We are working actively with publishers to define extensions which will empower them to more easily sell premium content and putting in place time walls. Open feeds can be both a powerful retention and sales tools for publishers. There is a lot of value to be created in this area.

You're working on something called Normandy that you think will ease the transition for Google Reader users to Feedly. How will that work?

Normandy is the code name for a project we have been working on which will empower users to move their feeds to the cloud. It will allow our users to be able to consume the content of their choosing from any application on any device. We will be announcing more details about Normandy in the near future.

You have versions of Feedly for iPhone, iPad, Android, and the major desktop browsers. What other platforms do you want to be on?

We are seeing demand for Windows 8, Windows Phone, Opera and Blackberry. We also think that there are some interesting opportunities for consuming part of your Feedly on a 40-inch screen.

You recently ran a survey about possibly adding some group-sharing functionality and got 7,000 responses. Where are you going with your sharing model?

The ability to easily share content has always been an important part of the Feedly value proposition: a lot of our users read their Feedly with the goal of feeding their networks. We started with Twitter, Facebook and email. We then added Google+. Earlier this year, we worked on a seamless integration with Buffer: a tool that allows you to share to multiple networks and lets you schedule posts. Two weeks ago, we added support for Pinterest so that users can easily pin visuals to their inspiration boards.

The missing element of sharing is a more private sharing model, one that would allow you to share content with your wife, your family, your co-workers, or a subset of your friends without polluting your Twitter or Facebook timeline and would have less friction than email.

Are you going to poll users to evaluate other enhancements?

We are lucky to have a very vibrant community so each time we start thinking about a feature, we reach out to them to better understand what the motivation behind the feature should be and see if there is a consistent set of requirements. In the case of the private sharing there was both a lot of demand and a very consistent set of requirements so we are excited to explore that opportunity.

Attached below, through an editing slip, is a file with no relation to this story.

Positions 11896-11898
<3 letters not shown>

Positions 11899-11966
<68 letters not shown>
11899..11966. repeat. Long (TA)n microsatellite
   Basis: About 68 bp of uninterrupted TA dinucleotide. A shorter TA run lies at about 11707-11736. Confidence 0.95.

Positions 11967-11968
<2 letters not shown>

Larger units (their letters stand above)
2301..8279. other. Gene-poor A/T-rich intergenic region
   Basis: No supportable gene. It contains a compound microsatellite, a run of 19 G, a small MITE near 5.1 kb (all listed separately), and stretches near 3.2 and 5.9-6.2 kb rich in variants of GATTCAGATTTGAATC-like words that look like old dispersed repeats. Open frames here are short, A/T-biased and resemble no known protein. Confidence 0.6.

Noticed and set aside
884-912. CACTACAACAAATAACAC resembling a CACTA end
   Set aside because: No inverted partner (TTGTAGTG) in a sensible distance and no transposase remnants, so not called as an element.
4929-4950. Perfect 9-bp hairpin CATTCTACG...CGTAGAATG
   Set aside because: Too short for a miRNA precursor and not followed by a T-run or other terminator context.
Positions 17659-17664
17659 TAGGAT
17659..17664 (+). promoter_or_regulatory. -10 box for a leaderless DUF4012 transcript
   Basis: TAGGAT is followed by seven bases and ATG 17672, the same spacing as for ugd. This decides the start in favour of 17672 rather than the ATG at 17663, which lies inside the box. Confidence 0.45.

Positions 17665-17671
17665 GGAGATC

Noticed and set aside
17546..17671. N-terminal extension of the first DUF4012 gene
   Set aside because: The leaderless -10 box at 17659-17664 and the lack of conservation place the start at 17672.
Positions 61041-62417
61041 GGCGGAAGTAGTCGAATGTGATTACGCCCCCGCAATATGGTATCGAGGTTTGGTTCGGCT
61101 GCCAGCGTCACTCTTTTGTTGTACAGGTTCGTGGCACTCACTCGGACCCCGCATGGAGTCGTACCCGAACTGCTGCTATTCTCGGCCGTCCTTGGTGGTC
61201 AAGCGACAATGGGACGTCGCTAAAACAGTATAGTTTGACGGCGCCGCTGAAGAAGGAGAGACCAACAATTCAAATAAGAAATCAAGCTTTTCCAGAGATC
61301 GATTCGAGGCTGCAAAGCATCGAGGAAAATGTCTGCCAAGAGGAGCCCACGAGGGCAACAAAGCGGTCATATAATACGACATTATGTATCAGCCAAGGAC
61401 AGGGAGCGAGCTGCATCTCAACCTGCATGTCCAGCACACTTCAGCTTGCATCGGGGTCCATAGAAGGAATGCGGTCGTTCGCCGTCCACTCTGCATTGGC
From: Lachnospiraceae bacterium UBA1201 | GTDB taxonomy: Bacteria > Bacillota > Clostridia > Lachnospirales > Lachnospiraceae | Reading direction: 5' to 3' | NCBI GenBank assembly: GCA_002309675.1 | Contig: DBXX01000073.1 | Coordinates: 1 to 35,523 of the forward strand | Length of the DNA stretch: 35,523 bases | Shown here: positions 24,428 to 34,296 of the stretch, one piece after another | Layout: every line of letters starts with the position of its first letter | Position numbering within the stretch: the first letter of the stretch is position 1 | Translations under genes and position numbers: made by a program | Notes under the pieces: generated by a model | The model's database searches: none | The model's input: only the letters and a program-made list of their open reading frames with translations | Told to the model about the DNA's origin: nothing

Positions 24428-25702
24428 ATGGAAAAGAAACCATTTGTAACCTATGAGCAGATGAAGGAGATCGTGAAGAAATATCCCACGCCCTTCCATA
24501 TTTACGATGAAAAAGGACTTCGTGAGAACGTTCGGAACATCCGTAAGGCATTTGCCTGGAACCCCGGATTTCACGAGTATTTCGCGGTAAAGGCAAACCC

How will Feedly make money? Sponsors? A premium version?

Our business model has both short-term and longer-term revenue sources. Feedly revenue today is derived from user content discovery and product discovery. Additional revenue channels will be introduced over time.

Have you considered going the Yahoo! and BuzzFeed route and hiring reporters or bloggers to brand as original content?

No, we haven't. We see our role as an open system which helps users discover new sources and helps publishers better monetize their content and build more engaging networks.

Do you think a single killer feature has emerged, or are you at that point yet?

There's no single feature. Rather, there is a combination of solutions that empower publishers and developers, enable social feedback, and re-imagine the ways that individuals discover and curate content. The key is to do all of this in a way which is respectful of the Web and keeps the ecosystem open. Because of the sheer amount of tremendous content available today, we see Feedly's role as the best service to allow individuals to curate, consume and share this vast ocean of information.